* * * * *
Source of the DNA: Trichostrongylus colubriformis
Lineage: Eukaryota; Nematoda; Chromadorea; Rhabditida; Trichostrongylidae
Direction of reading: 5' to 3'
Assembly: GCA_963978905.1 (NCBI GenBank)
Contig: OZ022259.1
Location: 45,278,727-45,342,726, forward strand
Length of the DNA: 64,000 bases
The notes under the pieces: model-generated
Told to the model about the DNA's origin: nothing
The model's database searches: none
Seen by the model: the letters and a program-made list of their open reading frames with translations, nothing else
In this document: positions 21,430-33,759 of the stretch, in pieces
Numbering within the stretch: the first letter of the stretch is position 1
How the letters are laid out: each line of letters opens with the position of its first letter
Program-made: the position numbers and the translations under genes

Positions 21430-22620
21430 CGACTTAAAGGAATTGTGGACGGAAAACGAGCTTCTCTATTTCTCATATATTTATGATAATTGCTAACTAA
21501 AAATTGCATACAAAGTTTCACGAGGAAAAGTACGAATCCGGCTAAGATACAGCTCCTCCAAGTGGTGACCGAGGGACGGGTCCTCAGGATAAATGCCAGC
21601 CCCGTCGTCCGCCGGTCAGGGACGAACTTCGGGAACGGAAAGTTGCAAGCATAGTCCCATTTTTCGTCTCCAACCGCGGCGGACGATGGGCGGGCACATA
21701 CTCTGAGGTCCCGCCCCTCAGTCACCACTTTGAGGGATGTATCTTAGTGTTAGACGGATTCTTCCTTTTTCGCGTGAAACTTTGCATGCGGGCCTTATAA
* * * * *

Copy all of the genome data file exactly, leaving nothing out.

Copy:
Source of the DNA: Trichostrongylus colubriformis
Lineage: Eukaryota; Nematoda; Chromadorea; Rhabditida; Trichostrongylidae
Direction of reading: 5' to 3'
Assembly: GCA_963978905.1 (NCBI GenBank)
Contig: OZ022259.1
Location: 45,278,727-45,342,726, forward strand
Length of the DNA: 64,000 bases
The notes under the pieces: model-generated
Told to the model about the DNA's origin: nothing
The model's database searches: none
Seen by the model: the letters and a program-made list of their open reading frames with translations, nothing else
In this document: positions 21,430-33,759 of the stretch, in pieces
Numbering within the stretch: the first letter of the stretch is position 1
How the letters are laid out: each line of letters opens with the position of its first letter
Program-made: the position numbers and the translations under genes

Positions 21430-22620
21430 CGACTTAAAGGAATTGTGGACGGAAAACGAGCTTCTCTATTTCTCATATATTTATGATAATTGCTAACTAA
21501 AAATTGCATACAAAGTTTCACGAGGAAAAGTACGAATCCGGCTAAGATACAGCTCCTCCAAGTGGTGACCGAGGGACGGGTCCTCAGGATAAATGCCAGC
21601 CCCGTCGTCCGCCGGTCAGGGACGAACTTCGGGAACGGAAAGTTGCAAGCATAGTCCCATTTTTCGTCTCCAACCGCGGCGGACGATGGGCGGGCACATA
21701 CTCTGAGGTCCCGCCCCTCAGTCACCACTTTGAGGGATGTATCTTAGTGTTAGACGGATTCTTCCTTTTTCGCGTGAAACTTTGCATGCGGGCCTTATAA